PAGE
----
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Are nurses meeting the needs of men in primary care?

Lovett, Del, Rasmussen, Bodil, Holden, Carol and Livingston, Patricia M. 2017, Are nurses meeting the needs of men in primary care?, Australian Journal of Primary Health, vol. 23, no. 4, pp. 319-322, doi: 10.1071/PY16106.

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Title Are nurses meeting the needs of men in primary care?
Author(s) Lovett, Del
Rasmussen, BodilORCID iD for Rasmussen, Bodil orcid.org/0000-0002-6789-8260
Holden, Carol
Livingston, Patricia M.ORCID iD for Livingston, Patricia M. orcid.org/0000-0001-6616-3839
Journal name Australian Journal of Primary Health
Volume number 23
Issue number 4
Start page 319
End page 322
Total pages 4
Publisher C S I R O Publishing
Place of publication Melbourne, Vic.
Publication date 2017-07-27
ISSN 1448-7527
1836-7399
Keyword(s) access
barriers
men's health
opportunistic
primary health nurse
Science & Technology
Life Sciences & Biomedicine
Health Care Sciences & Services
Health Policy & Services
Primary Health Care
Public, Environmental & Occupational Health
General & Internal Medicine
Summary Meeting men’s health needs by improving healthcare service access is a key objective of comprehensive primary health care. The aims of this qualitative study were to explore the perception of nurses in men’s health services and to describe men’s expectation of the nurse. The comparative component identifies the barriers and facilitators to improved access to health services. A purposive sample of 19 nurses and 20 men was recruited from metropolitan and regional settings in the state of Victoria, Australia, and each participant was interviewed individually or as part of three focus groups. The main findings were: nurses and men were unclear on the role of the nurse in men’s health; and health promotion provided by nurses was predominantly opportunistic. Both participant groups indicated barriers to healthcare access related to: the culture and environment in general practice; limitation of Australia’s Medicare healthcare financing system; out-of-pocket costs, waiting time and lack of extended hours; and men not wanting to be perceived as complainers. Facilitators related to: positive inter-professional relations; effective communication; personal qualities; and level of preparedness of nurse education. The findings demonstrate a need for the role to be better understood by both men and nurses in order to develop alternative approaches to meeting men’s healthcare needs.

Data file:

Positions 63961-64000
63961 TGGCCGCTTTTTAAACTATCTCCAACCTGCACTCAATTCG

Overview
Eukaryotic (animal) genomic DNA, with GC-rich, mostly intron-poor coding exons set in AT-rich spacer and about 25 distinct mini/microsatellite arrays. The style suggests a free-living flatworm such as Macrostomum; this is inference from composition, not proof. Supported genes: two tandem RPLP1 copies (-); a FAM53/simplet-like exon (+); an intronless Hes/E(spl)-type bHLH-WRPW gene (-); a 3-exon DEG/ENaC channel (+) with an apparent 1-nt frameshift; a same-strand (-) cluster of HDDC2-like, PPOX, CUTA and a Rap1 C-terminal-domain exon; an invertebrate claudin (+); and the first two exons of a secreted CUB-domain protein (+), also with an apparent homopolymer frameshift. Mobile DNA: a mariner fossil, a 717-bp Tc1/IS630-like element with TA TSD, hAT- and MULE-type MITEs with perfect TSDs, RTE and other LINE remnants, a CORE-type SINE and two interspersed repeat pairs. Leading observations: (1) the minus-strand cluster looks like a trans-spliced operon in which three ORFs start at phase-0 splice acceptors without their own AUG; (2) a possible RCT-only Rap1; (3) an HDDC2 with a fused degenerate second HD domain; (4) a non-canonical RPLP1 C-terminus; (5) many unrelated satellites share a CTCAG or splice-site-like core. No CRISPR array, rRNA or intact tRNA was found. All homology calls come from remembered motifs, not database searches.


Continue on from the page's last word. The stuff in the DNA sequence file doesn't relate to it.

Language eng
DOI 10.1071/PY16106
Field of Research 11 Medical And Health Sciences
16 Studies In Human Society
17 Psychology And Cognitive Sciences
HERDC Research category C1 Refereed article in a scholarly journal
ERA Research output type C Journal article
Copyright notice ©2017, The Authors
Free to Read? Yes
Use Rights Creative Commons Attribution Non-Commercial No-Derivatives licence
Persistent URL http://hdl.handle.net/10536/DRO/DU:30103125

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Every reasonable effort has been made to ensure that permission has been obtained for items included in DRO. If you believe that your rights have been infringed by this repository, please contact drosupport@deakin.edu.au.